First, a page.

In November, members of our Bankruptcy & Creditors’ Rights group gave a presentation concerning the Midland Funding, LLC v. Johnson case then pending before the U.S. Supreme Court. The Supreme Court recently decided the case, holding that a debt collector who files a claim that is “obviously” barred by the statute of limitations has not engaged in false, deceptive, misleading, unconscionable or unfair conduct and thus does not violate the federal Fair Debt Collection Practices Act (FDCPA). Writing the opinion for the majority in favor of the debt collector, Justice Stephen G. Breyer said that the conclusion on one issue—false, deceptive or misleading—was “reasonably clear.” The second issue—unfair or unconscionable—presented a “closer question,” he said. Some commentators say that the opinion opens the door for debt collectors to purchase time-barred claims for low prices and secure profits, because trustees and debtors will not always object and thereby end up making payments on time-barred claims.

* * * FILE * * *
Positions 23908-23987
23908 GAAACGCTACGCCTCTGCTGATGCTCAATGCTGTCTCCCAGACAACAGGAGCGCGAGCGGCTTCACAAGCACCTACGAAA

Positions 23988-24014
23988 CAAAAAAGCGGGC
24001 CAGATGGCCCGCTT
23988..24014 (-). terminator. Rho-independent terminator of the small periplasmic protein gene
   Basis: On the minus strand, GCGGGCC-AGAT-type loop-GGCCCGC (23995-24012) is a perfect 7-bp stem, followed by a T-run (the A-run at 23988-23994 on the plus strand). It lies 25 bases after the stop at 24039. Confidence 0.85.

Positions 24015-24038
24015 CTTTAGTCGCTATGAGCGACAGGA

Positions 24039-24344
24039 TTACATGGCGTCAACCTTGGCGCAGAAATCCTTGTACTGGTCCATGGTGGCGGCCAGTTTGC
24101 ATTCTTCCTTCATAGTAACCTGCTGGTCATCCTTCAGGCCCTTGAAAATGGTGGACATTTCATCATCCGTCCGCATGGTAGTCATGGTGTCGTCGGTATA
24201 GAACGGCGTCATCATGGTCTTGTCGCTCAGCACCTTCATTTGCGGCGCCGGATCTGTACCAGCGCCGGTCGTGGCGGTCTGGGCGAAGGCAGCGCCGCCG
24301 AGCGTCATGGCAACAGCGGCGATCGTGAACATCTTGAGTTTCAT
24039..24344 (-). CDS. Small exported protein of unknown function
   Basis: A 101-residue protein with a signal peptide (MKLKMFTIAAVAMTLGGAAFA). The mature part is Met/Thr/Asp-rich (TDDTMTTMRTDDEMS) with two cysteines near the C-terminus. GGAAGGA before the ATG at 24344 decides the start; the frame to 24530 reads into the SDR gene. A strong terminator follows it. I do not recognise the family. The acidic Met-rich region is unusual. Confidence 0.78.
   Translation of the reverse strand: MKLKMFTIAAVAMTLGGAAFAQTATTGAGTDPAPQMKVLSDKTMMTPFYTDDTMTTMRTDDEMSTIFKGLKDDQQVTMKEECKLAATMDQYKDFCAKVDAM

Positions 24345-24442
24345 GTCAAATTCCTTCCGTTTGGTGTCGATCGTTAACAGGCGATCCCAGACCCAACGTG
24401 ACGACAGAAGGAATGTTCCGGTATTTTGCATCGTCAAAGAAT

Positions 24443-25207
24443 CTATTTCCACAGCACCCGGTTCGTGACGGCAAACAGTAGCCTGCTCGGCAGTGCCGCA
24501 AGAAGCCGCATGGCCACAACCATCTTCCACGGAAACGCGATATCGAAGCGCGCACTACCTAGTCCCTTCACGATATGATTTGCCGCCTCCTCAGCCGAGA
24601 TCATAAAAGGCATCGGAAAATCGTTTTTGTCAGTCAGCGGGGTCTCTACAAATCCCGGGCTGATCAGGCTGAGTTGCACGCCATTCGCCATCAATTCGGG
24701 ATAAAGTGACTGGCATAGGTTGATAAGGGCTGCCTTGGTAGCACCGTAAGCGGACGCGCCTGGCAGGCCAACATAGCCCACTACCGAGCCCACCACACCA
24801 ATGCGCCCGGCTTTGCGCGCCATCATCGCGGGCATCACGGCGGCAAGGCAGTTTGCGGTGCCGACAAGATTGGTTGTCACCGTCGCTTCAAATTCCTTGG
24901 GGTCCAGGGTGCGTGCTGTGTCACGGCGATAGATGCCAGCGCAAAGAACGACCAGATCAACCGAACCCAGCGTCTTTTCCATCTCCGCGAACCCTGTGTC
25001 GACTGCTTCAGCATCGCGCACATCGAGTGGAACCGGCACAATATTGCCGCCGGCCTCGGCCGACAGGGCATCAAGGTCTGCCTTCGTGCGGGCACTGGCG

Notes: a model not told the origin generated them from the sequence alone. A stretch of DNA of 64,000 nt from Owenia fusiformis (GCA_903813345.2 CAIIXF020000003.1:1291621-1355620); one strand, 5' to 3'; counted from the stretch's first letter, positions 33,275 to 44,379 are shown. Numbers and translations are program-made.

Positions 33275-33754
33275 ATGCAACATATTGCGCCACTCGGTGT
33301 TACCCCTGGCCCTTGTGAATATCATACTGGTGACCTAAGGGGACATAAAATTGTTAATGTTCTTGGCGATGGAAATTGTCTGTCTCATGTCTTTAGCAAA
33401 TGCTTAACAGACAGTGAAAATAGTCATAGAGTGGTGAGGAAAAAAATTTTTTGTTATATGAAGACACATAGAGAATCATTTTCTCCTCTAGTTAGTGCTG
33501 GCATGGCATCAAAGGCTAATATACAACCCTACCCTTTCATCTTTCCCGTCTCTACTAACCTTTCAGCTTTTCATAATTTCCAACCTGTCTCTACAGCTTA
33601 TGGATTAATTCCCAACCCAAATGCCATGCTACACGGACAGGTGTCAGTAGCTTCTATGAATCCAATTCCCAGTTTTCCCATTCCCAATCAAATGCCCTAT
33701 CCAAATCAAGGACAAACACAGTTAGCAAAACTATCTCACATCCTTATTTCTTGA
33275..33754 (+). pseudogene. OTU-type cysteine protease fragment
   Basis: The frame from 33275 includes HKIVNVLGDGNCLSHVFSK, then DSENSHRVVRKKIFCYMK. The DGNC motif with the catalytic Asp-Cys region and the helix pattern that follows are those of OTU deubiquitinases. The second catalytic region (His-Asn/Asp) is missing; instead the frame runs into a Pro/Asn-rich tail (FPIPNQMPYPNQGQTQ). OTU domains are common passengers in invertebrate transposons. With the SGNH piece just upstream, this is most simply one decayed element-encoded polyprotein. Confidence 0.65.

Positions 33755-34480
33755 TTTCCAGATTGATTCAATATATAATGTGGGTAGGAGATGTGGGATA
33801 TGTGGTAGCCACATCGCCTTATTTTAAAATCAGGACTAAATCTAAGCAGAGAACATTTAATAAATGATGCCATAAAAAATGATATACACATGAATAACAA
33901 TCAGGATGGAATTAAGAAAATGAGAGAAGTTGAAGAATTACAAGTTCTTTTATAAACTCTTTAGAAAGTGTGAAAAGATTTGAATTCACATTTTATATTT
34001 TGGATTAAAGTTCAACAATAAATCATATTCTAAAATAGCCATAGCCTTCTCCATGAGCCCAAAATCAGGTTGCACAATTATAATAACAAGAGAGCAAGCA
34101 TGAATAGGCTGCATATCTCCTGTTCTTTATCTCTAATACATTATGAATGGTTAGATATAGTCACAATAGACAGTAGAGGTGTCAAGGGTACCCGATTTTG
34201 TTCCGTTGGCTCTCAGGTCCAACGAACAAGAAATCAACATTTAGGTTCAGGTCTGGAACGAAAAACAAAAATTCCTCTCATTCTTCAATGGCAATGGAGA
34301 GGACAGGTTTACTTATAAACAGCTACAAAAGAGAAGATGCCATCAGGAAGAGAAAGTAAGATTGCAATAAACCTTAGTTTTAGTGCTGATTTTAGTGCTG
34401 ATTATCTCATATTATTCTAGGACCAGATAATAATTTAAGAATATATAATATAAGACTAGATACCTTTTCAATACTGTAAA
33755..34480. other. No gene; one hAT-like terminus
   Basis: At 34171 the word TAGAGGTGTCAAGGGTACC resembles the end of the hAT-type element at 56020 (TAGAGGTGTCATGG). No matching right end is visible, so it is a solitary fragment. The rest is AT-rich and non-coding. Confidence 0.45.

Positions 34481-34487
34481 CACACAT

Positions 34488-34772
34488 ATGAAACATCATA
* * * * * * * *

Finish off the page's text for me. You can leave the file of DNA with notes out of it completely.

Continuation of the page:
Justice Sonia Sotomayor dissented, in an opinion joined by Justices Ruth Bader Ginsburg and Elena Kagan. Justice Sotomayor said, “It takes only common sense to conclude that one should not be able to profit on the inadvertent inattention of others.” Justice Neil M. Gorsuch did not participate because he had not been seated on the Supreme Court when the case was argued in January.
Before the Supreme Court adjourns for the summer in late June, the justices will rule on a second FDCPA case, Henson v. Santander Consumer USA Inc., and decide whether someone who purchases a claim outright becomes exempt from the FDCPA. This case has enormous implications for the scope of FDCPA liability for debt purchasers.